In a career spanning more than seventy years, Ray Bradbury, who died on June 5, 2011 at the age of 91, inspired generations of readers to dream, think, and create. A prolific author of hundreds of short stories and close to fifty books, as well as numerous poems, essays, operas, plays, teleplays, and screenplays, Bradbury was one of the most celebrated writers of our time. His groundbreaking works include Fahrenheit 451, The Martian Chronicles, The Illustrated Man, Dandelion Wine, and Something Wicked This Way Comes. He wrote the screen play for John Huston's classic film adaptation of Moby Dick, and was nominated for an Academy Award. He adapted sixty-five of his stories for television's The Ray Bradbury Theater, and won an Emmy for his teleplay of The Halloween Tree. He was the recipient of the 2000 National Book Foundation Medal for Distinguished Contribution to American Letters, the 2004 National Medal of Arts, and the 2007 Pulitzer Prize Special Citation, among many honors. Throughout his life, Bradbury liked to recount the story of meeting a carnival magician, Mr. Electrico, in 1932. At the end of his performance Electrico reached out to the twelve-year-old Bradbury, touched the boy with his sword, and commanded, "Live forever!" Bradbury later said, "I decided that was the greatest idea I had ever heard. I started writing every day. I never stopped."
This massive retrospective of self-selected Bradbury stories offers a compendium of his eccentrics, misfits, losers, and small-town dreamers, who typically inhabit an uncanny setting or confront a strange, unsettling situation. Often, it is as if Sherwood Anderson's grotesques suddenly materialized in an Edgar Allan Poe short story. The anthology includes many of Bradbury's Irish anecdotes, village Gothic tales, ironic horror stories, and droll, minimalist sf narratives, frequently set on board his heuristic but obviously inauthentic spaceships or on Mars. While this anthology oddly excludes some of this reviewer's favorites-e.g., "There Will Come Soft Rains" and "The Veldt"-it still represents a generous sampling from his entire career, with several tales taken from his most prized collections, The Martian Chronicles and The Illustrated Man. At times, after one has read tale after tale, Bradbury's raconteur style cloys; the writing can seem stiff with affectation, as if the author were determined to carry through almost any plot idea, however weak or quaint. At other times, he is gently mesmerizing, the story at hand offering a real treat. Recommended for all public libraries and academic libraries where interest warrants.-Roger A. Berger, Everett Community Coll., WA Copyright 2003 Reed Business Information.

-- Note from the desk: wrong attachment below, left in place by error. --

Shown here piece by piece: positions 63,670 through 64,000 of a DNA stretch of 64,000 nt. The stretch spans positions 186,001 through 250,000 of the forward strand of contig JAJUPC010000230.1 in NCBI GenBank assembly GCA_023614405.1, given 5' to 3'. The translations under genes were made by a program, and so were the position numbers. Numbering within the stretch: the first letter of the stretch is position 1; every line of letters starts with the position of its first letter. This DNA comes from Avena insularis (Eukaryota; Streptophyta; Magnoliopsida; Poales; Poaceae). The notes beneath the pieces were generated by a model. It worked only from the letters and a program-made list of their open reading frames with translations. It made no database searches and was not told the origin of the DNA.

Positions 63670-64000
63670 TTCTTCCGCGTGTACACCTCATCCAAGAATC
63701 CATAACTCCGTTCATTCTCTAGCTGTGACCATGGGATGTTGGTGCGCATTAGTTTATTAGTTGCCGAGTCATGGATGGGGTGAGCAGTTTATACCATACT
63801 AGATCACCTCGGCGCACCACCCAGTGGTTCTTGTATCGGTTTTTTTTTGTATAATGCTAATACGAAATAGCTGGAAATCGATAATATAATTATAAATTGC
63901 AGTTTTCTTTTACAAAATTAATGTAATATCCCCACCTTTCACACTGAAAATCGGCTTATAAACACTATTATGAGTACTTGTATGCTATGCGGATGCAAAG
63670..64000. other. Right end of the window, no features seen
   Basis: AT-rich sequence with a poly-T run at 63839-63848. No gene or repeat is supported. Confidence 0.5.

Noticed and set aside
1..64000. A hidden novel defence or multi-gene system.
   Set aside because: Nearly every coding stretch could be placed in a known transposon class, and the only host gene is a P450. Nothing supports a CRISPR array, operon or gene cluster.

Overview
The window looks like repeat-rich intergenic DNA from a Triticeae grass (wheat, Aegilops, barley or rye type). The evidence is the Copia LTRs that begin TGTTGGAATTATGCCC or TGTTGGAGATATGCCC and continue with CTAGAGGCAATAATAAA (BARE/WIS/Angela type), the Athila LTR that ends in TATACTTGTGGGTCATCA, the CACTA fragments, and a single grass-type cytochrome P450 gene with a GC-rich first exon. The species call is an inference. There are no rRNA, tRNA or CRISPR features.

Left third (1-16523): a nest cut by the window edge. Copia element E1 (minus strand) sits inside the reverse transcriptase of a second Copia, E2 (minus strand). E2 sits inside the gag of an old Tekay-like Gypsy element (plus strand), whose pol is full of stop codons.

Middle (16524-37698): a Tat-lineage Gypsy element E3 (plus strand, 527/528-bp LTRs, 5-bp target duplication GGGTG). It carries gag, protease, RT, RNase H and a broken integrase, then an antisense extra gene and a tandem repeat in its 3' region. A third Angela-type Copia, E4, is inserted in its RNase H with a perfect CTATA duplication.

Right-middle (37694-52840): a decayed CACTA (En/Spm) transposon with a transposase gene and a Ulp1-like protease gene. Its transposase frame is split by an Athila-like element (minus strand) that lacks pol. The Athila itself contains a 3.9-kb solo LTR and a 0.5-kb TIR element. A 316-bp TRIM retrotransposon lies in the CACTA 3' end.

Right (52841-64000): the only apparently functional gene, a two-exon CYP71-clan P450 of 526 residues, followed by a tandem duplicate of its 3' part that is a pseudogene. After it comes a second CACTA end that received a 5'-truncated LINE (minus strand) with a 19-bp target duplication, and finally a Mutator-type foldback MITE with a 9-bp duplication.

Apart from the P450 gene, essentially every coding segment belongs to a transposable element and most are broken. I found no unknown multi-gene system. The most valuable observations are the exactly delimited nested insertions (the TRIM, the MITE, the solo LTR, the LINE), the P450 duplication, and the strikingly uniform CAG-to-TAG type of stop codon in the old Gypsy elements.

"Ray Bradbury is an old-fashioned romantic who's capable of
imagining a dystopic future. He can evoke nostalgia for a mythic,
golden past or raise goosebumps with tales of horror."
"ALMOST NO ONE CAN IMAGINE A TIME OR A PLACE WITHOUT THE FICTION OF RAY BRADBURY. . . . HIS STORIES AND NOVELS ARE PART OF THE AMERICAN LANGUAGE."
"Thank the shades of Twain and Melville and the living presence of Pynchon ... that this Poet Laurcate of the Chimerical and Phantasmagoric is still with us, still writing, still freshening our ration of dream dust."